HISTORY OF TEXAS.
reasonable time for this, May 23, Capta.n
Baylor, an ex-agent, at the head of 250 armed
men, marched to the Brazos reservation, with
the avowed intention of attacking the Indians.
Captain Plummer, of the First Infantry,
warned him to leave the reservation, and lihe
did so, but a skirmish occurred with the Indians,
and several on both sides were killed
It was now, therefore, certain that the Indians
could not remain on the reservation
they were then occupying. On the representations
of the agents, the government ordered
the removal of the Indians as soon as the
crops could be matured and gathered, but this
did not satisfy the hasty frontiersmen, who
demanded immediate action, and at the urgent
request of the supervising agent, R. S.
Neighbors, permission was given him to conduct
them at once beyond Red river. The
evil passions of the border whites were so
greatly aroused that the government had to
send troops to guard the imprisoned Indians
on their march to prevent massacre! Thus
guarded, these unfortunate Indians were escorted,
July 30 and August 1, to a reservation
on the Washita river, beyond the jurisdiction
of the State of Texas. The number
of Indians in this exodus was 1,415, of whom
380 were Comanches. Owing to the persistent
persecution kept up by the whites, it was
found impossible even to collect the cattle
which belonged to these Indians, and they
were therefore obliged to leave their stock behind!
As a climax to this practical illustration
of Lamar's principle of expulsion or extermination,
Superintendent Neighbors, having
returned to Texas in September, was waylaid
on the 14th near Fort Belknap by a man
unknown to him and shot! He died in twenty
minutes. It was believed 'that this crime was
committed on account of the free opinion ex
pressed by Neighbors relative to the killing
of a reserve Indian some time previously.
The last of the Alabama Indians were reported
in existence on the Trinity river, a few
miles east of the town of Livingston in 1869,
then about 200 or 300 in nillllber, and half
'U Ii'ENT (OF L. , EN' .
While Elisha M. Pease was governor the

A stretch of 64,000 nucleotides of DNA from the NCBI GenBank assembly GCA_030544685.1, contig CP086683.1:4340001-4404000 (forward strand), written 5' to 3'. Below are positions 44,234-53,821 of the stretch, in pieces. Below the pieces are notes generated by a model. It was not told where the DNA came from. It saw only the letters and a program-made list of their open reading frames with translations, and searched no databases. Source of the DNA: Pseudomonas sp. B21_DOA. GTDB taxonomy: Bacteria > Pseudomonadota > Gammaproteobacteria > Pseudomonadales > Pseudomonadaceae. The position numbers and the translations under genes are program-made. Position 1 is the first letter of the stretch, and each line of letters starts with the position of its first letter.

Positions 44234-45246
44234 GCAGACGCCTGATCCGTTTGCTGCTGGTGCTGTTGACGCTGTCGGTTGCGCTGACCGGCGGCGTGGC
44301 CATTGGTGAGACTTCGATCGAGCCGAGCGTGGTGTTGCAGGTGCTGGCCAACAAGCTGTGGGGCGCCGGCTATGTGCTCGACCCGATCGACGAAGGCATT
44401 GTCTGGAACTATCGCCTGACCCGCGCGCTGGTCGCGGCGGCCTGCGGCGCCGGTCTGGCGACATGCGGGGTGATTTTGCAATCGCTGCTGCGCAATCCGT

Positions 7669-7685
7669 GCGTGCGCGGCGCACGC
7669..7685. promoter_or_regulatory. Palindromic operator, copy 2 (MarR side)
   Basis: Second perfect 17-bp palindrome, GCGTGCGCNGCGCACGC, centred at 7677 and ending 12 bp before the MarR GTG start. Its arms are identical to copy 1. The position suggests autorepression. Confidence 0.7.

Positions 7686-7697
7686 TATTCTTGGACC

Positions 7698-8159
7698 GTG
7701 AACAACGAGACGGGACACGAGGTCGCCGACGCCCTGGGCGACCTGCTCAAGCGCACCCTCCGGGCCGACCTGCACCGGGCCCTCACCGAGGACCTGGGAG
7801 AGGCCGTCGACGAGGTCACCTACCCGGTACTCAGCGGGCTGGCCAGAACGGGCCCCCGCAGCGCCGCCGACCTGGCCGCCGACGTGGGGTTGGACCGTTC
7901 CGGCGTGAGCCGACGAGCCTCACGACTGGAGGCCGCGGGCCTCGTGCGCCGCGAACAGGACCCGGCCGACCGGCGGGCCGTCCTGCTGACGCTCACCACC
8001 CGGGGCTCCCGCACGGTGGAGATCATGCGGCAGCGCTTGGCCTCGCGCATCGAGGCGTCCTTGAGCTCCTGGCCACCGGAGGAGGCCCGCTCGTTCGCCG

financial questions between the State and the
general Government were finally adjusted, and
a settlement made with the creditors of tlIe
cld Republic. But many new claimants arose
demanding indemnity from the United States
Government for loans and losses incurred during
the days of the Rlepublic in defending
the country against Indians from United
States territory. The general Government
offered a compromise, which was at first
treated very indignantly by the creditors, anl(
even by a majority of the citizens in a popular
vote on the subject. Tlhe legislature,
however, in later and cooler moments, agreed
to the compromise, and the creditors received
a pro rata, wlicll was about 78 per cent. Tlhe
amount thus paid was $2,750,000.
From 1852 to 1858 nine-tenths of the
taxes collected were remitted to the several
counties to enable them to build courthouses
and jails, the remaining tenth being set apart
by the constitution for the support of schools,
was paid into the treasury. During this
period very rapid progress was made, both in
immigration and assessable wealth.
But Texan animosity toward the Mexican
population did not abate. The Mexican inhabitants
were mostly of the lower orders,
and were charged with associating with 64 niggers,"
and frequently of stealing horses and
negro girls, whom they would take to Mexico.
In the fall of 1856 a formidable negro con.
Lewis Publishing Company, publisher. History of Texas, together with a biographical history of Milam, Williamson, Bastrop, Travis, Lee and Burleson counties : containing a concise history of the state, with portraits and biographies of prominent citizens of the above named counties, and personal histories of many of the early settlers and leading families. Chicago. The Portal to Texas History. http://texashistory.unt.edu/ark:/67531/metapth29785/. Accessed September 21, 2014.